In the corner pocket
C.J. Wiley scanned the landscape, saw the roaring success of joints such as Cool River Café and Fox & Hound, and decided he needed to get in on the action. And who is C.J. Wiley? He's the former ESPN world-champion pool player who owns C.J.'s Billiard Palace in Lakewood. "I've had more ESPN exposure than anyone in the history of the sport," he boasts. Now, the stickmaster wants to parlay that TV currency into upscale shots and grub at Carson's Palace, a hall he's slowly erecting near Trinity Mills and Dallas North Tollway. This 16,000-square-foot spot will offer 20 billiard tables, a 450-seat casual fine-dining room, a private banquet room, and live music. While the outer shell of the $2.8-million cue-ball project has been erected, Wiley says he doesn't expect to open before May 1. "I've had construction hold-ups, I've had material hold-ups, and I've had bank hold-ups," he laments. Partnered with Fox & Hound founder Mark Lee, Wiley says he's put up more than half the funds for the pool hall that will serve cuisine he describes as somewhere between that of Dakota's and Houston's. Sans the steak.
Sambuca founder Holly Forsythe described the bar-restaurant she and her brother Kim are planning for the former Dragonfly space on Lower Greenville as "Phillipe Stark meets Austin Powers meets the milkbar in A Clockwork Orange." Indeed, it seems she took the last part literally and decided to name the venue Milkbar -- which doesn't mean they'll be crafting a menu with Ovaltine highballs or half-and-half sours. But it does mean the outside will be painted white, the inside will feature plenty of mirrors, and the rooftop patio will have a wooden deck and some kind of retractable overhead covering. They're also planning to keep the Dragonfly's granite waterwall that once dribbled above the bar. But one of the designers says the Forsythes are toying with the idea of tinting the water opaque white.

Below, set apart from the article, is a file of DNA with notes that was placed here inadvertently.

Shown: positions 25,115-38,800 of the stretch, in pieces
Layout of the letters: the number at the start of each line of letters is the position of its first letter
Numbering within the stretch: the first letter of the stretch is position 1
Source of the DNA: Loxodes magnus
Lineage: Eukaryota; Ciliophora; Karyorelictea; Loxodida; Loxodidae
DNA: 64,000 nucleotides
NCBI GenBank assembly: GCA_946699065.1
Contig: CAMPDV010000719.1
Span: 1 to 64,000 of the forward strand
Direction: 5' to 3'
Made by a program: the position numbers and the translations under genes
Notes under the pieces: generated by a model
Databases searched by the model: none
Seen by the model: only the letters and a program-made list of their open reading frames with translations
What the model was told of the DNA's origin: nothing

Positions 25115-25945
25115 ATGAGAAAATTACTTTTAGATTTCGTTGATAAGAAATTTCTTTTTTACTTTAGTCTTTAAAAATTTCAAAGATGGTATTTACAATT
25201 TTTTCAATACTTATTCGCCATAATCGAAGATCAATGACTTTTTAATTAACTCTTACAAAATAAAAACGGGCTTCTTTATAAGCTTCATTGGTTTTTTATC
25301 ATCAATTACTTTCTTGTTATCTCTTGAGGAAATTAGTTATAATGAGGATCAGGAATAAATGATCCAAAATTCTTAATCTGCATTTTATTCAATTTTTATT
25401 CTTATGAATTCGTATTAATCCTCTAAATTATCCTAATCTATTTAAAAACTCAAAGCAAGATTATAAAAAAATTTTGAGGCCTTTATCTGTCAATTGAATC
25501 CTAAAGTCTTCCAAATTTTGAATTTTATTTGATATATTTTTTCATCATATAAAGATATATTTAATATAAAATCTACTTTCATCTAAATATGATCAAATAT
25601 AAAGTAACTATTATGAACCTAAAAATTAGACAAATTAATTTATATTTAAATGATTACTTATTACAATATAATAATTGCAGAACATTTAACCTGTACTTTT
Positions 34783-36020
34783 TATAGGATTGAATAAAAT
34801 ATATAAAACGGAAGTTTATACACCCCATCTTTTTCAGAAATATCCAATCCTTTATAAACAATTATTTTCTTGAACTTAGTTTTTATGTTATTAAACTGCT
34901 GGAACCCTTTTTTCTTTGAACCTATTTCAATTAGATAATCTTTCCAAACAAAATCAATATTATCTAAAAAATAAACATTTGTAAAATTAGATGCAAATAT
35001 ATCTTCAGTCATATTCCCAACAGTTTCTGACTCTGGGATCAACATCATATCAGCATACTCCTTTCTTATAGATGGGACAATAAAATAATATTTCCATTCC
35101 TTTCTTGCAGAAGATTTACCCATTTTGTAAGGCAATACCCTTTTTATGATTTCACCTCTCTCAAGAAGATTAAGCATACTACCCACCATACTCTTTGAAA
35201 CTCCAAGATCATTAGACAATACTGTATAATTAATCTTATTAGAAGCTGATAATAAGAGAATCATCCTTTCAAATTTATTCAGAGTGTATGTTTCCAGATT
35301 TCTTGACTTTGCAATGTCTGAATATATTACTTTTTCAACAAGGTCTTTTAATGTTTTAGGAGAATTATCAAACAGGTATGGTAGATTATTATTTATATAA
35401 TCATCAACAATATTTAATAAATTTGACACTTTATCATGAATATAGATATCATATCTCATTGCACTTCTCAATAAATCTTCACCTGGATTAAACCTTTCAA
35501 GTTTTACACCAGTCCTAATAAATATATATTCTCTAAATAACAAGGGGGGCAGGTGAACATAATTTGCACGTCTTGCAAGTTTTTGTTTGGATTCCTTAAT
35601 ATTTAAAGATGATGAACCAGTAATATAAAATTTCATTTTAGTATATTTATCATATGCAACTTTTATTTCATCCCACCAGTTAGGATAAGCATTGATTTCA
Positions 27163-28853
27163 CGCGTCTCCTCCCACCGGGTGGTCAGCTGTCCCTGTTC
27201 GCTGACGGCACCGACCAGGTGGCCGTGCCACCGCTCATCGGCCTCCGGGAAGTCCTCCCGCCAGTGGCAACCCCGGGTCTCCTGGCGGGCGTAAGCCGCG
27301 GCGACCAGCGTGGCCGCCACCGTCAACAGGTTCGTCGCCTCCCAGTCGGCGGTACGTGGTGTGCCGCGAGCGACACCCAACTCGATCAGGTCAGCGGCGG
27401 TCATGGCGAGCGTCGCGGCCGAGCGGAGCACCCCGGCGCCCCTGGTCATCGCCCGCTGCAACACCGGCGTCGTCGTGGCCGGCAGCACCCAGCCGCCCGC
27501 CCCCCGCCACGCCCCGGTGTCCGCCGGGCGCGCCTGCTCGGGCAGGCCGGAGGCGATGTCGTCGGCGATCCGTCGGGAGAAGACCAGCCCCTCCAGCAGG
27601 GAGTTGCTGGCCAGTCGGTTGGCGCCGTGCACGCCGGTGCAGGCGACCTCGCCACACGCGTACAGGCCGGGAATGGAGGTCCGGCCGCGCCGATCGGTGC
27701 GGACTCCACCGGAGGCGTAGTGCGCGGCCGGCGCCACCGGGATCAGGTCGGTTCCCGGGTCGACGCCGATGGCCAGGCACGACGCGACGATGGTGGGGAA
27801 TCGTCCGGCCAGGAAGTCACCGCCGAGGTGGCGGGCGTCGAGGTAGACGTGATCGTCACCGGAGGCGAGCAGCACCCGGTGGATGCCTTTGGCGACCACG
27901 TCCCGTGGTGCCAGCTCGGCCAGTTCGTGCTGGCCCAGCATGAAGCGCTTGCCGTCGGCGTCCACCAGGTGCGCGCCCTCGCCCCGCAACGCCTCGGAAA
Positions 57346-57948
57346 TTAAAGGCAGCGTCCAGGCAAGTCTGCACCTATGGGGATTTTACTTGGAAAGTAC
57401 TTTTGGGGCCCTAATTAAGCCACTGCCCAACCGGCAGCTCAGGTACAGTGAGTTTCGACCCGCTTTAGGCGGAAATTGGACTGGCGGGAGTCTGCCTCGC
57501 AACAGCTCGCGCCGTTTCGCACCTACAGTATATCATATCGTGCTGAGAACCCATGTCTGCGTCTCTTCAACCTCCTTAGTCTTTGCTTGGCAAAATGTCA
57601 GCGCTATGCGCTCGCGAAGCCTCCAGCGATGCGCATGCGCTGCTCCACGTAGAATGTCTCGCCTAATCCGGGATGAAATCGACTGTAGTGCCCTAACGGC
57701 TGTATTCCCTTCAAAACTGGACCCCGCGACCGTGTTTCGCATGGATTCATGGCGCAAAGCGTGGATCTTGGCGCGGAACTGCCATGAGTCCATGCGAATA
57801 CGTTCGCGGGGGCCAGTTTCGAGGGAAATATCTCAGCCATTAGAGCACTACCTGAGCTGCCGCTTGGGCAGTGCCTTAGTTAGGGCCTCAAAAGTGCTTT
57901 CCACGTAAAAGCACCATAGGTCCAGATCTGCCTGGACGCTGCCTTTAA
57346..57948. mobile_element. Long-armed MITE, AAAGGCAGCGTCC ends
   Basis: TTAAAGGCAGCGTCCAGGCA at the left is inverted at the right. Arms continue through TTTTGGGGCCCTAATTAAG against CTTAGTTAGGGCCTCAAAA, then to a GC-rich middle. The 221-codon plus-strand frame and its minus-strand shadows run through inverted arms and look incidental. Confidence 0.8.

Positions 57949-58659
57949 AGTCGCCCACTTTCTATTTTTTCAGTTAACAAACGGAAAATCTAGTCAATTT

Cuba Libre, the fast and casual Caribbean taqueria rising out of the triangular rubble bound by Henderson and Willis, certainly isn't coming together in a fast or casual way. The spot originally had a late July-early August 1999 opening, which was subsequently pushed to December 1999. Now, the ETA is set for February 13, come "hell or high water," as the sign out front says. And high it is: The dramatic two-story, shocking yellow bar-café has a 45-foot cupola made of one-inch steel tubing that pops out of the roofline, like a beacon for the bar-lorn. Will the Henderson neighborhood swallow this little piece of Island Oz without choking?
— Mark Stuertz
Get the Dining Newsletter
The week's top local food news and events, plus interviews with chefs and restaurant owners, dining tips, and a peek at our print review.